The loom runs from the firewall along the diagonal front chassis cross member and up to the lights. For convenience (and easy maintenance) I made a mini-loom for the front lights which connects to a small loom to the fusebox. More connections which can fail, but far easier to replace headlights like this if they get knocked off! Again, earths are on the chassis to keep things simple. Everything worked first time - surprisingly. When I get as little time I'll make up a diagram to explain the system. I still need to run a loom to the engine (alternator, oil sender, fan etc.) but that's a seperate issue. Next job is to fit a dash so that the instruments can be fitted. From then on, I'm almost done!
OK, so today starts with the remaining parts of the loom and the dash. The battery box and side mirrors had arrived from Eddie White, I was disappointed that the mirrors (a so-called bargain at 29 quid) didn't come with mounting posts!! Bloody useful they are then - NOT. Need to source some from SPA. I sourced some indicators from a local motorcycle accesory shop for the grand sum of 20 quid (which reminds me - I must update the costs section!). Mounting them caused a bit of head scratching as there are no obvious points on the chassis so I opted to mount them to the nose cone. They're connected via bullet connectors to the loom so removal of the nose is still a simple affair. The headlights were connected to the short loom to the fusebox and tested. A short loom was run down the o/s of the engine bay for the coil, oil pressure light and fan. That's about it for the wiring. I started with the best intentions of using colour coded wire and meticulously recording all the connections but in reality, the system is so simple and you'd need SO much wire I just used lots of red and black and bits from an old loom. Each end was labelled however but I must find a neater way of finishing it off.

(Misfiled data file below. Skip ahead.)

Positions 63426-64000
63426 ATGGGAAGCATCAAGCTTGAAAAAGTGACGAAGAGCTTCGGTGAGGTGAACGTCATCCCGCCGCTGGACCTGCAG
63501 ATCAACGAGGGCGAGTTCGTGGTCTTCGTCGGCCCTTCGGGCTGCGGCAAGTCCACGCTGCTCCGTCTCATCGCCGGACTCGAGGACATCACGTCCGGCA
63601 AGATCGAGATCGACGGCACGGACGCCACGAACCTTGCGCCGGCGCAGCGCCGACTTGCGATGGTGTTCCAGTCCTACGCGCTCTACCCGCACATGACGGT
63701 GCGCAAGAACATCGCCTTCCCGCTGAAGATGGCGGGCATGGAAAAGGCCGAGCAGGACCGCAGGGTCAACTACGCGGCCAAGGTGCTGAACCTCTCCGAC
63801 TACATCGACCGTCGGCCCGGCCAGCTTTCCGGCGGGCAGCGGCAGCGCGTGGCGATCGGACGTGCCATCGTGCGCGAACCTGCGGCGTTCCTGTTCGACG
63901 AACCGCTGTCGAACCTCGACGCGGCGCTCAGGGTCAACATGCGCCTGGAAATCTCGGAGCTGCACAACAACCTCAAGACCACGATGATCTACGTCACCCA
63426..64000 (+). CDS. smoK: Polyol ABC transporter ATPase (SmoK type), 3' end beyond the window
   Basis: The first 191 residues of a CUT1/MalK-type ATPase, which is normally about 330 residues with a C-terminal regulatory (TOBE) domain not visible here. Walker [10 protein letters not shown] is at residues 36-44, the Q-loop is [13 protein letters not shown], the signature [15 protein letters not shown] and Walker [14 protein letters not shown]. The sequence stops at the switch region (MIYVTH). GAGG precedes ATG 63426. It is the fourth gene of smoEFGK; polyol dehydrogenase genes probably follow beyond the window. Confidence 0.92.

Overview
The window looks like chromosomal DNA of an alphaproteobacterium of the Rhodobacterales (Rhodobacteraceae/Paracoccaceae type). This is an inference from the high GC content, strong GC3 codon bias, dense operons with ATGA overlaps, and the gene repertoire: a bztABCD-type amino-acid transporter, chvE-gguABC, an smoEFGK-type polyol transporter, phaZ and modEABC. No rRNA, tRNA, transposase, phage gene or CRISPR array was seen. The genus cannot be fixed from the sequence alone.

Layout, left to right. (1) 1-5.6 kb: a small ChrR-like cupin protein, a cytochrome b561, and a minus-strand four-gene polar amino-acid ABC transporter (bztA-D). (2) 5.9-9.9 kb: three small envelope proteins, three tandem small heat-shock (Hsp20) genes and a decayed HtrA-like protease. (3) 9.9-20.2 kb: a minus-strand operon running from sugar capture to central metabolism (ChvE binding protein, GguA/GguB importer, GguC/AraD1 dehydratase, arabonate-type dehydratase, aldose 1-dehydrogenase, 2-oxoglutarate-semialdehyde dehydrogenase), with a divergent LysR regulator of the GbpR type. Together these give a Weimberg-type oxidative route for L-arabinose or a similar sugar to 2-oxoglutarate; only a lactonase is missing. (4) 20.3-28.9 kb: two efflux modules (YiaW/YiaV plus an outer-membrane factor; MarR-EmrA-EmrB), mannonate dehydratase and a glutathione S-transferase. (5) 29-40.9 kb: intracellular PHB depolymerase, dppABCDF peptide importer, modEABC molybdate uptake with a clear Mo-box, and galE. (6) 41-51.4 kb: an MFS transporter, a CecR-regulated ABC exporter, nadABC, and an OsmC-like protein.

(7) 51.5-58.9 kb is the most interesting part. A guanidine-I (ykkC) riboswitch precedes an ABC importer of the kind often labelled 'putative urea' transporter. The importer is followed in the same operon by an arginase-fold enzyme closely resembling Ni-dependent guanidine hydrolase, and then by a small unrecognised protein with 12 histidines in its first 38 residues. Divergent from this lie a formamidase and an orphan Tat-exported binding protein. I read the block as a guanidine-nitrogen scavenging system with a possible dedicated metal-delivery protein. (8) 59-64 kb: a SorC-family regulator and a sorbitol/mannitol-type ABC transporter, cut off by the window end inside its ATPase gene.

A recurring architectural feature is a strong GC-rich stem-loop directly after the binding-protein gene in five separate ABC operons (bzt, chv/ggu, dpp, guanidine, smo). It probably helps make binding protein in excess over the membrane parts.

That done, it's time to wire the dash. Hang, on a mo., sorry I meant to say it's time to MAKE the dash! I wanted something functional but looked good which was removeable from the scuttle. First thoughts were of a brushed finish stainless steel but three things made this impractical: